The design of a Logistic Support System

January 05, 2012 3293 Views

Cancelled flights, delayed trains or a fall out of electricity or internet are all events that are very unpleasant, costly and in the meanwhile inevitable. To prevent failure of capital goods such as aircrafts, trains, turbines and servers preventive maintenance is used. In the case that a capital good fails, corrective maintenance is used to repair the capital good as fast as possible. For both preventive maintenance and corrective maintenance a logistic support system is required.

A logistic support system is responsible for the supply of spare parts and resources that are needed to repair a failed capital good. Taking into account that capital goods typically have a dispersed installed base and require a high availability it becomes clear that an efficient logistic support system is of utmost importance.

This white-paper addresses the question how to (re)design a logistic support system. More specifically the following topics are discussed:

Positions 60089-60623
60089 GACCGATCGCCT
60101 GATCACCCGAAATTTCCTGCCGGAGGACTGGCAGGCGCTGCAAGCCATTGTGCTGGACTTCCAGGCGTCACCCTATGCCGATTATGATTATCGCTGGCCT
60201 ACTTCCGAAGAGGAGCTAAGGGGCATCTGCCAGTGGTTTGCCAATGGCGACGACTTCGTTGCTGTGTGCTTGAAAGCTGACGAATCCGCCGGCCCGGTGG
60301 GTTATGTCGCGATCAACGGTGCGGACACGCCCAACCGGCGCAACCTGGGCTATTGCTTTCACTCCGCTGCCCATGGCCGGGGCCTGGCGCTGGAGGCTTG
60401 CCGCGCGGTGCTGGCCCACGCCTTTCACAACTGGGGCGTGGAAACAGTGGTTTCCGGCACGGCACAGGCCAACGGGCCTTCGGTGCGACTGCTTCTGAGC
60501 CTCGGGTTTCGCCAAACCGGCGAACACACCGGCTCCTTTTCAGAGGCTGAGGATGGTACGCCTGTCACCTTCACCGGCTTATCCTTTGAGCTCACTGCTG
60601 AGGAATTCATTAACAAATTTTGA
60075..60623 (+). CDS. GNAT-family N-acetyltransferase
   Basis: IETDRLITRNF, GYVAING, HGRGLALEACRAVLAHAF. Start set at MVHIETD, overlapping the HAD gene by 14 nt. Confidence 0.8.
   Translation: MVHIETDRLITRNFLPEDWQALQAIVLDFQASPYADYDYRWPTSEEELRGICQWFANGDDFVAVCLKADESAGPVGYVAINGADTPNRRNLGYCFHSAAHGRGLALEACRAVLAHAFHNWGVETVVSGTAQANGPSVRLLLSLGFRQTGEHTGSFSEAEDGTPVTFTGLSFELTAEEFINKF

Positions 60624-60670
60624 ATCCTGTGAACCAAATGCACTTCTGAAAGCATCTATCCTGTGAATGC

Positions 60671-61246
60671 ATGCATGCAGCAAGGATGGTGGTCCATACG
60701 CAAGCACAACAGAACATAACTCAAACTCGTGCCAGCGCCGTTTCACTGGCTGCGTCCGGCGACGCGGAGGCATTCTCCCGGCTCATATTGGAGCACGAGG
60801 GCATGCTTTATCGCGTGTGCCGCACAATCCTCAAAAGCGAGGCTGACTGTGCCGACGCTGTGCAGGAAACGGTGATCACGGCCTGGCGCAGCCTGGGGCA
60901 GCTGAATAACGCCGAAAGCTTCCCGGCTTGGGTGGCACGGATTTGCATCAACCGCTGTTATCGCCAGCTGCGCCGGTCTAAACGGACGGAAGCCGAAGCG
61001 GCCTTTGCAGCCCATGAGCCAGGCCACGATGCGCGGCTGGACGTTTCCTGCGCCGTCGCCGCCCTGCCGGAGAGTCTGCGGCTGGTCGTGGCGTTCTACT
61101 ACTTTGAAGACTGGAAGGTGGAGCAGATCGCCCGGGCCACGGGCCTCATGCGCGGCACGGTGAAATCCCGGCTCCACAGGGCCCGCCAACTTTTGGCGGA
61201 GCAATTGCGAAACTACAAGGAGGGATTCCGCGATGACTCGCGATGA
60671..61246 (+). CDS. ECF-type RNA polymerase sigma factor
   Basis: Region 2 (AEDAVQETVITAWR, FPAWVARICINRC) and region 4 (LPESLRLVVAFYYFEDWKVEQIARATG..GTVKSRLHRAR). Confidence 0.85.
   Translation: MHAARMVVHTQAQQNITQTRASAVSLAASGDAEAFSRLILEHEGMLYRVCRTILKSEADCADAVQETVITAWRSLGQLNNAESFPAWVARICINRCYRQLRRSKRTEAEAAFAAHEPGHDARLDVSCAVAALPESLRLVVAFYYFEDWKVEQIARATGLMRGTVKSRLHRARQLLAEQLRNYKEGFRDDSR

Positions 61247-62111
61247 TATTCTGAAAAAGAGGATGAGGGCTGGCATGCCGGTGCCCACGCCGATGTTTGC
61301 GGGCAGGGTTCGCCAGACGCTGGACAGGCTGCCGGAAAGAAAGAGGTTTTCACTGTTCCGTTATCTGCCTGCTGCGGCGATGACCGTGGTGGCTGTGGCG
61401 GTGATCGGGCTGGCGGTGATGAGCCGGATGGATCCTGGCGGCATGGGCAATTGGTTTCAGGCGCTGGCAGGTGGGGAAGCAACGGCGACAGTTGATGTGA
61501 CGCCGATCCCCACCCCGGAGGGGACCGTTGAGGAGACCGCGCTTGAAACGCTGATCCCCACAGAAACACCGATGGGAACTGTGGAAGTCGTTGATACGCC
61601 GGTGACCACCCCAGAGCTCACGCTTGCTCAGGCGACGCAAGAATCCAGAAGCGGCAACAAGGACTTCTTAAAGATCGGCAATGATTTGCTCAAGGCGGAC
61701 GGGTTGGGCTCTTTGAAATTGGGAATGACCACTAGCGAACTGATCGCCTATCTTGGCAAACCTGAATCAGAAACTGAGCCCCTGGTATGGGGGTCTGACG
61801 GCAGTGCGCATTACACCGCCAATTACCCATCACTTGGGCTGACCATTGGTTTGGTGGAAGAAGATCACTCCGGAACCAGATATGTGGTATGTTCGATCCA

• Which components to replace upon failure?
• Replace a component or acquire a new one (repairable/consumable)?
• Where to repair a failed component (local versus central repair)?
• Where to install resources?
• Where and how many spare parts to stock?
• How many spare systems to install?

For questions, please contact Alain Beerens.

Download PDF
Twitter
Unique Selling Points
Contact Us

We're not around right now. But you can send us an email and we'll get back to you, asap.

Not readable? Change text.

Start typing and press Enter to search